By Chris Lopresti
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At the beginning of training camp, we dissected the offense under new coordinator Marty Mornhinweg.
Now, we take a look at defense and special teams. Can those units cover up the anticipated short-comings of an offense lacking play-makers?
Week No. 2 of camp is underway and we’re just nine days away from the preseason opener in Detroit.
Departed: Mike DeVito (Chiefs), Sione Po’uha (FA)
Welcome Aboard: Sheldon Richardson (1st Round-Missouri), Antonio Garay (UFA-Chargers)
In-flight: Quinton Coples, Muhammad Wilkerson, Kenrick Ellis, Damon Harrison
Storyline: Can this young unit establish themselves as an up-and-coming force in the NFL?
Competition: Before you call me out for listing Quinton Coples in this section, yes, I’m aware that he’s making the transition to outside linebacker (at least for now). However, if the early portion of training camp is any indication, you can still expect to see plenty of Coples at defensive end. In fact, the most updated version of the roster still lists him as a DE.
Mo Wilkerson was one of the few bright spots from last year’s team. He’s arguably a top five 3-4 DE and should continue to progress in season three of his career. With the departures of Mike DeVito and Sione Po’uha, Wilkerson takes over as the leader of this unit.
You get the sense that this is a make-or-break season for Kenrick Ellis. Thanks to injuries and legal issues, he’s basically been invisible for two years but now gets an opportunity to start at nose tackle. Listed at 6-foot-4 and 346 pounds, in theory, he should be an immovable force in the trenches. Whether or not he’s able to play with any sort of consistency remains to be seen. The Jets struggled mightily against the run last season so they’ll be counting on Ellis to help them in that area. Rex Ryan has been impressed with his performance through the early stages of training camp.
Richardson is a bit of a wild card. The Jets fell in love with the athleticism and agility that he displayed at Missouri. However, unlike Ellis, he’s slightly under-sized for a 3-4 defensive lineman (6-foot-2, 294 pounds) and that’s why some were confused when the Jets took him with the No. 13 overall pick. Where does he fit in Ryan’s defensive scheme?
Garay provides a veteran presence that the Jets lost when they parted ways with DeVito and Po’uha. He should fit in nicely with this very young locker room. He’s a journeyman who could step in and be ready for increased playing time if Ellis is ineffective or suffers an injury.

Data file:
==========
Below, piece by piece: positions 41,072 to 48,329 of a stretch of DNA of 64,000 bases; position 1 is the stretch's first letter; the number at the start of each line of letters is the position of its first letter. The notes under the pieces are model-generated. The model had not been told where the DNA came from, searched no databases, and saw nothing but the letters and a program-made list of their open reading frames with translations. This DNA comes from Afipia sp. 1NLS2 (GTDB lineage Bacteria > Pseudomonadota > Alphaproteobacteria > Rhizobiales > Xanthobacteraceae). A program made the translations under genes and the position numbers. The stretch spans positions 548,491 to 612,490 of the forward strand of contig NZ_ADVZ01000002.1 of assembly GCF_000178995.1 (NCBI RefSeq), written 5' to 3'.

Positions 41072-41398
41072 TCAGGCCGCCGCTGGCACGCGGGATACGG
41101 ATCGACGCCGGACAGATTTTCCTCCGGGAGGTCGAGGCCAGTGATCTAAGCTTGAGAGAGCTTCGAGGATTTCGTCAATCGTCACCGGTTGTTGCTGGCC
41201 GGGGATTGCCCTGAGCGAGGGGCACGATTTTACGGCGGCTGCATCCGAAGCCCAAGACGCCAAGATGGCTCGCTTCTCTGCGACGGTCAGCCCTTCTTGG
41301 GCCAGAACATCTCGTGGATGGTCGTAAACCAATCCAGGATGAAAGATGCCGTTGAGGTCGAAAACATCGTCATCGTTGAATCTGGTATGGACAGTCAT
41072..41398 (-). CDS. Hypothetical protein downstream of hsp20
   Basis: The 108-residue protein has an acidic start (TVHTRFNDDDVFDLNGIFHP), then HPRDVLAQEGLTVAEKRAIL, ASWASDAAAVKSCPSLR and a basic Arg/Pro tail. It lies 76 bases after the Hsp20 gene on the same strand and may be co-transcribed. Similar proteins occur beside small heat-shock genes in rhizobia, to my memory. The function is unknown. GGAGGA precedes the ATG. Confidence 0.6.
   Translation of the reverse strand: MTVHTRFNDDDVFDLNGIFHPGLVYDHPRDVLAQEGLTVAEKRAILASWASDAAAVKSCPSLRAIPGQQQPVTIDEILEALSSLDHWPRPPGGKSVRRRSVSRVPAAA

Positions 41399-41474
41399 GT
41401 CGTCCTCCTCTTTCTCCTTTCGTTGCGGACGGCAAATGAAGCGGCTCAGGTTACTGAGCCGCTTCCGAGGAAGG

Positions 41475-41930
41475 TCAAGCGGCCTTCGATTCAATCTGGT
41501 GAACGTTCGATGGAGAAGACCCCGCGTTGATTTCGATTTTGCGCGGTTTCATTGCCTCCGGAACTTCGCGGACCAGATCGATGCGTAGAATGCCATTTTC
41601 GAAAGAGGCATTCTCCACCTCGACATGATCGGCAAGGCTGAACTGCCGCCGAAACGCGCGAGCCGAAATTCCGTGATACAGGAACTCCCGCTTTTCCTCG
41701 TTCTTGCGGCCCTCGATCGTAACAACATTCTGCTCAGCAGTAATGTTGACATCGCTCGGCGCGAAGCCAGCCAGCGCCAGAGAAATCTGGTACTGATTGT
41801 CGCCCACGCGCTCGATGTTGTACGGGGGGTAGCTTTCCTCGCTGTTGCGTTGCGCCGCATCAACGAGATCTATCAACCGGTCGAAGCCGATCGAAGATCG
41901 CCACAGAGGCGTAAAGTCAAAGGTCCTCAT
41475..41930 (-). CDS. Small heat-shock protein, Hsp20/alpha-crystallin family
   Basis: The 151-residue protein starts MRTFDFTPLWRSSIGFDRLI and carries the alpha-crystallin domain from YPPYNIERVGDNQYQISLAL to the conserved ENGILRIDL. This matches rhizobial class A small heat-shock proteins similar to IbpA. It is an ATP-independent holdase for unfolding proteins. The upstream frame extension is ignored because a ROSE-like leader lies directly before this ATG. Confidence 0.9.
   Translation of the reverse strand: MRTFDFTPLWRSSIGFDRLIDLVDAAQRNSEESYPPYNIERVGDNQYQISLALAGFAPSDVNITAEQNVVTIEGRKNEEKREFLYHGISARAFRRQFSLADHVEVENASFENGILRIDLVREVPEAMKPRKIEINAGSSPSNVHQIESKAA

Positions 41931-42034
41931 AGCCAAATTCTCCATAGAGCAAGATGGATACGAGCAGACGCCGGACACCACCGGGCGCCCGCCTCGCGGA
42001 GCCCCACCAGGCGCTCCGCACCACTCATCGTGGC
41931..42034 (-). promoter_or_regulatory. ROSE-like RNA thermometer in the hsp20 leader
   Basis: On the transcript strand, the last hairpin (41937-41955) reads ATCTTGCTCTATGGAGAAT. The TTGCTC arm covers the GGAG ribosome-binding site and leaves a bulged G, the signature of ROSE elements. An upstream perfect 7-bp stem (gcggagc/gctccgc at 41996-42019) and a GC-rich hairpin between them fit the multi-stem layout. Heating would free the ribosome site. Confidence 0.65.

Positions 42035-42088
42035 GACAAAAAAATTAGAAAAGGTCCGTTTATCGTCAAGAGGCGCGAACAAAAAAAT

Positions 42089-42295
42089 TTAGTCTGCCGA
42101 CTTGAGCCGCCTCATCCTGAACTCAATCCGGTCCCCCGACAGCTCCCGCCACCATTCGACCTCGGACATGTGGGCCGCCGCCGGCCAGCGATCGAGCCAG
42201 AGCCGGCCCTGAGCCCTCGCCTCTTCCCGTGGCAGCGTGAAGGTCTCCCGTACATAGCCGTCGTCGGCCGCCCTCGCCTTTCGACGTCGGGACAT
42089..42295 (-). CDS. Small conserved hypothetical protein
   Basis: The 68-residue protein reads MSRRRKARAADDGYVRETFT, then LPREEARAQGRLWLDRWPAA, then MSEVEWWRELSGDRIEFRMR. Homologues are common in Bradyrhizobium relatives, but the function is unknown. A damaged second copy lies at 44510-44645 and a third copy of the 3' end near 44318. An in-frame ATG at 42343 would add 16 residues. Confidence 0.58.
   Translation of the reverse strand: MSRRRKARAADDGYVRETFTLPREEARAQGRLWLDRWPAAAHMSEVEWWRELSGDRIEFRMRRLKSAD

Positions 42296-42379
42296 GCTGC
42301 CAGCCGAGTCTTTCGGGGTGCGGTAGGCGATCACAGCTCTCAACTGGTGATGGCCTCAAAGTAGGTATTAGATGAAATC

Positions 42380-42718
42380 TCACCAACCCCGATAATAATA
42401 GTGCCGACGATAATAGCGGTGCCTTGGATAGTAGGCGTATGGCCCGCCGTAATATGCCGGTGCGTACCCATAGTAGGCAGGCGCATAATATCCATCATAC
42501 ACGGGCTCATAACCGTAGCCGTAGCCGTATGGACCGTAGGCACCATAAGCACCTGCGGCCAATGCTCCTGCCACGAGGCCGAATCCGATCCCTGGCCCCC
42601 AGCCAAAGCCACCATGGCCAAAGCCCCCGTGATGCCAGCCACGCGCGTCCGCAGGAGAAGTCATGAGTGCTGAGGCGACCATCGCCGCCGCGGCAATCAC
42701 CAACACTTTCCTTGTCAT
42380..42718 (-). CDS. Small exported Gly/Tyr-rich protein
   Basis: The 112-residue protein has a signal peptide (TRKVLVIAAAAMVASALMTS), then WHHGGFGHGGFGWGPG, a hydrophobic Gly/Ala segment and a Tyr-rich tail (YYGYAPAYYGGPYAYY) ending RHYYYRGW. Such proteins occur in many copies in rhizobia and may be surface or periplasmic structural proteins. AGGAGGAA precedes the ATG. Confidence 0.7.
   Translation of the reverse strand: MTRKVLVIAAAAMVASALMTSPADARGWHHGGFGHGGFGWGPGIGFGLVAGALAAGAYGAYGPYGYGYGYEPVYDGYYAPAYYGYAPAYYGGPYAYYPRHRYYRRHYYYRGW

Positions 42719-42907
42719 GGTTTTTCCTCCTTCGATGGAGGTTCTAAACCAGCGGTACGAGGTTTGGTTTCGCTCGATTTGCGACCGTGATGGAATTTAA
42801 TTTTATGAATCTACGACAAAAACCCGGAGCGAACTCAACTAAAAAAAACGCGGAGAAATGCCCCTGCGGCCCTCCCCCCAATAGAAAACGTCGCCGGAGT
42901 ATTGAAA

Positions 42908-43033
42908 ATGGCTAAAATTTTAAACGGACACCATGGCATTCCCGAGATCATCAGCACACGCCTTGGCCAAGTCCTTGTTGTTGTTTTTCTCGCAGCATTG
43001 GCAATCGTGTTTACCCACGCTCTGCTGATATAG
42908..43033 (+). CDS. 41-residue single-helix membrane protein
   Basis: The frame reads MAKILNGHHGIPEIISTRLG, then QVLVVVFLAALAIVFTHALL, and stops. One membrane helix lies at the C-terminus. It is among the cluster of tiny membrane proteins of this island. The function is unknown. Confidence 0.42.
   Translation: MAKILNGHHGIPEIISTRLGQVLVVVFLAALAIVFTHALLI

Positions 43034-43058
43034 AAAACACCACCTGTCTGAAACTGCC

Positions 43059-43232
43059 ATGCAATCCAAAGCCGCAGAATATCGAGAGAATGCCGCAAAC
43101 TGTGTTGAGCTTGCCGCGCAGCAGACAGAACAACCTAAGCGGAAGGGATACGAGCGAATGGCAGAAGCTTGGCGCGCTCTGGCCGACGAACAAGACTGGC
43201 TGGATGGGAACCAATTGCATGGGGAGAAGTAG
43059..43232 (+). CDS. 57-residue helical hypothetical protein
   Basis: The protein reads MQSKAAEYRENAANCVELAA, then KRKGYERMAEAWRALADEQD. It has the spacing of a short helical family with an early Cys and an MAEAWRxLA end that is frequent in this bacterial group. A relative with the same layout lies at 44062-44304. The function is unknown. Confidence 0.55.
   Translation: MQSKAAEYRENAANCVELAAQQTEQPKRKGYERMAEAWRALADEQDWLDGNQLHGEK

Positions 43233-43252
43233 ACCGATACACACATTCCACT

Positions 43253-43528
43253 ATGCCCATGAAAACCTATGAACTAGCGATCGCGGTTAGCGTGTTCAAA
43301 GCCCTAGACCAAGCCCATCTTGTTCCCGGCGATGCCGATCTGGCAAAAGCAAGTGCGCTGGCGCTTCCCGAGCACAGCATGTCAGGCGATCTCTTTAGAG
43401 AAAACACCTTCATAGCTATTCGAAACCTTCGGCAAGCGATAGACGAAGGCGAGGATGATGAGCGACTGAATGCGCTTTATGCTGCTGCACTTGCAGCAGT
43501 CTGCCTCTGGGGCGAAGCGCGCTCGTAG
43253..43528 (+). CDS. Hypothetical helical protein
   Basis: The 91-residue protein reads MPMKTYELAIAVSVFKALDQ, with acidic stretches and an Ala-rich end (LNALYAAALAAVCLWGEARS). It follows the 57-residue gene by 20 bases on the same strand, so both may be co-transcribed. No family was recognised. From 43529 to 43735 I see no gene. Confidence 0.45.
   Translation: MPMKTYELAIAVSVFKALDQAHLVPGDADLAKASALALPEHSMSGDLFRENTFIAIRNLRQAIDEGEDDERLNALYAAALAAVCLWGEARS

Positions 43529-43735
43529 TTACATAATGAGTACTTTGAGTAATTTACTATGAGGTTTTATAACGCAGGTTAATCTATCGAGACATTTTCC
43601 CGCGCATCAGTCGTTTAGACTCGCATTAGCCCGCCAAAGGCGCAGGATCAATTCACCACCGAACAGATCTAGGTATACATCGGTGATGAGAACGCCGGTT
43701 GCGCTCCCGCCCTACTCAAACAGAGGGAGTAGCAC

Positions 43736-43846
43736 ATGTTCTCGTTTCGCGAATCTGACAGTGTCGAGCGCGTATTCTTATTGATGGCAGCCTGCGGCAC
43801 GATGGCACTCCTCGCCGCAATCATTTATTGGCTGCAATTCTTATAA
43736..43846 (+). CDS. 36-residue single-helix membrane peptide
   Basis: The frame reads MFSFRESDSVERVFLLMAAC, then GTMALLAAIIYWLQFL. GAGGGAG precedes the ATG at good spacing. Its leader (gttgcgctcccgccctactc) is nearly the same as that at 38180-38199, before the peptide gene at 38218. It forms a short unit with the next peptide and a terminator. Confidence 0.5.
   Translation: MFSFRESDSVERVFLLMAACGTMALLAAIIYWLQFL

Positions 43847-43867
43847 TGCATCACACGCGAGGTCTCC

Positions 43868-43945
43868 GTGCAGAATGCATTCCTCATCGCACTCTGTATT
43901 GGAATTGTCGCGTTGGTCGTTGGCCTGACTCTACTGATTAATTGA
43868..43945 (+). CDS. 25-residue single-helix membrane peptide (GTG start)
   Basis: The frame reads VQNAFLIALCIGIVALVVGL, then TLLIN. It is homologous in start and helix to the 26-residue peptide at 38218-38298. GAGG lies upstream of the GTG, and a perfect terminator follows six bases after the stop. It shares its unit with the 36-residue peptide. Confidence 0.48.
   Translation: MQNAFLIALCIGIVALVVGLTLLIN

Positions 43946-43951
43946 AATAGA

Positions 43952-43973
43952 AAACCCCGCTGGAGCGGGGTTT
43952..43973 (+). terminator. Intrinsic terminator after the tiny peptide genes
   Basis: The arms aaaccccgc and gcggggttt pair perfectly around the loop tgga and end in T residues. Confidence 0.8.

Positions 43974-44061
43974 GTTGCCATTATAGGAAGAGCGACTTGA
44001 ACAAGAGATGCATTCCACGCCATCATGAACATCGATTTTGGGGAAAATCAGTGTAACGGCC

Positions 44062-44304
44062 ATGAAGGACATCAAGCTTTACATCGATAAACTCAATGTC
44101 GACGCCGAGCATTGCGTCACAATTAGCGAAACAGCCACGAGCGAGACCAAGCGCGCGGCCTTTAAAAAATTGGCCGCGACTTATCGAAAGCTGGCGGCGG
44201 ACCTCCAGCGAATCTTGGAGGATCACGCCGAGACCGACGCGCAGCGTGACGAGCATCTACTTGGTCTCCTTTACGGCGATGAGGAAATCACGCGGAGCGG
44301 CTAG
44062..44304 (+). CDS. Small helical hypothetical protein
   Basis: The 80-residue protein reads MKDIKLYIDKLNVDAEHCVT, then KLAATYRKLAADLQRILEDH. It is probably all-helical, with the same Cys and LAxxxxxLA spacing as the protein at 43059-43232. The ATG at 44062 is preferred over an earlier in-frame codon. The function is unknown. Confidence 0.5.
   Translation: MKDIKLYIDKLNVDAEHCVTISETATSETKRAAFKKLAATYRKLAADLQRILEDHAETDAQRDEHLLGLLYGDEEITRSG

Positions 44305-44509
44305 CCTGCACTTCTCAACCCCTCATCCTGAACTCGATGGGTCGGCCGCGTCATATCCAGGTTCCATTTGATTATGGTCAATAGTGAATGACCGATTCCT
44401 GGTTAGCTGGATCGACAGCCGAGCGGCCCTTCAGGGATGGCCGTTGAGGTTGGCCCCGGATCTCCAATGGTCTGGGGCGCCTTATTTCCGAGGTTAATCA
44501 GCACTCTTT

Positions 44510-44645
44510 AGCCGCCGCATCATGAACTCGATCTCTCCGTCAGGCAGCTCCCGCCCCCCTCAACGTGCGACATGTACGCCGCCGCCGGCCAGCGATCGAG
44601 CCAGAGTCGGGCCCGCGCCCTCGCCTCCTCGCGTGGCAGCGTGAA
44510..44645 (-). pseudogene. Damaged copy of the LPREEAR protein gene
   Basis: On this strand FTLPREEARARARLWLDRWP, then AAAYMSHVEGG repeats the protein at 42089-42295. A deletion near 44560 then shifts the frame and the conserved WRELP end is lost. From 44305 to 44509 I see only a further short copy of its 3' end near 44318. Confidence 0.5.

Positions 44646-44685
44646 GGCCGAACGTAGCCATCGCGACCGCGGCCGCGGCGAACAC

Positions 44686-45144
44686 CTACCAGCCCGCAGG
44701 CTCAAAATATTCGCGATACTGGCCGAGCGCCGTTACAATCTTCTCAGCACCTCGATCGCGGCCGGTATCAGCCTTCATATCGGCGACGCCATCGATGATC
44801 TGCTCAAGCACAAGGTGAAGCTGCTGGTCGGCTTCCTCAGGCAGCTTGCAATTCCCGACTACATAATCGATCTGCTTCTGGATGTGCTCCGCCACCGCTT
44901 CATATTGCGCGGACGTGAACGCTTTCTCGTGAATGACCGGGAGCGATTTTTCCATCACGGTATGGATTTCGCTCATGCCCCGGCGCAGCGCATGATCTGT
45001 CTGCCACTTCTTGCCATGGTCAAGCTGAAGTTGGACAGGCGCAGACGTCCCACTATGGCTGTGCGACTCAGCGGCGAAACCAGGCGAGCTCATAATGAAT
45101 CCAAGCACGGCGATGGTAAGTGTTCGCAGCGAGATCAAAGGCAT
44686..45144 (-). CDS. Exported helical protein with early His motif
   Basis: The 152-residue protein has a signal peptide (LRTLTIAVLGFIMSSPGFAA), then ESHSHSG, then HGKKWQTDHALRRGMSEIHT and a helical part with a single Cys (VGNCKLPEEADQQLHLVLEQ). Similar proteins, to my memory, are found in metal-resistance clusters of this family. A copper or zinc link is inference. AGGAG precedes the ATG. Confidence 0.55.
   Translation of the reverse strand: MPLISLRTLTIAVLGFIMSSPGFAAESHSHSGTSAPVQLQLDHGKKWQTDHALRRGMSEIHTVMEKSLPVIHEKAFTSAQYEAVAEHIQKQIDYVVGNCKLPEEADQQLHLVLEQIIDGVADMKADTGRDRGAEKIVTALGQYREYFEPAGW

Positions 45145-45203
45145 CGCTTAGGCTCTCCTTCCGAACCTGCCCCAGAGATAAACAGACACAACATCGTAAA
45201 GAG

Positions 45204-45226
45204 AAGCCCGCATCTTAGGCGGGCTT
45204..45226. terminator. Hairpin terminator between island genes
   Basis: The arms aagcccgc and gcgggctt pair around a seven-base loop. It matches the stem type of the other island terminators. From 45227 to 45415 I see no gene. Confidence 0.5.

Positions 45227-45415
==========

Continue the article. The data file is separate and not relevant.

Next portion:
Damon “Big Snacks” Harrison is an interesting guy to watch. The size (6-foot-4, 350 pounds) and motivation are there. Can that translate to success on the field? He’s very popular in the locker room and Rex always seems to smile anytime he mentions the 24-year-old. He could be a dark horse to earn more snaps at NT.
Prediction: One of the things I didn’t mention above is that Ryan is no longer tied to the 3-4 scheme. In today’s NFL, you have to adapt to the ever-changing nature of your roster and it seems that Ryan is prepared to do that. He spent most of the off-season talking about being more “multiple” on defense and I think the depth chart supports that. Look for Coples to spend plenty of time along the defensive line, especially in passing situations where the linebackers will drop into coverage. He’s a gifted athlete with good speed and agility for his size, but you can’t expect him to stay with shifty running backs and quick tight ends in space.
Wilkerson is the cornerstone of the defensive line. You know what to expect from him so he is not a concern.
Richardson is said to have a very high motor so effort shouldn’t be an issue. We haven’t gotten an indication of Ryan’s plan just yet, but I’d expect him to be eased in on a situational basis. The big question will be how he performs against the run when he’s giving up 20-30 pounds to opposing offensive linemen. That was one of the few knocks on him leading into the draft. His pursuit of ball-carriers is what stood out on tape rather than his ability to shed blocks along the line. Look for Ryan to pick his spots with Richardson and give him the opportunity to use his explosiveness.
It’s hard to say how things will play out with Ellis because he’s been such an enigma thus far. However, the Jets have a solid backup in Garay and another player with potential in Harrison. Depth at NT isn’t really the issue; it’s whether or not one of those guys can make an impact.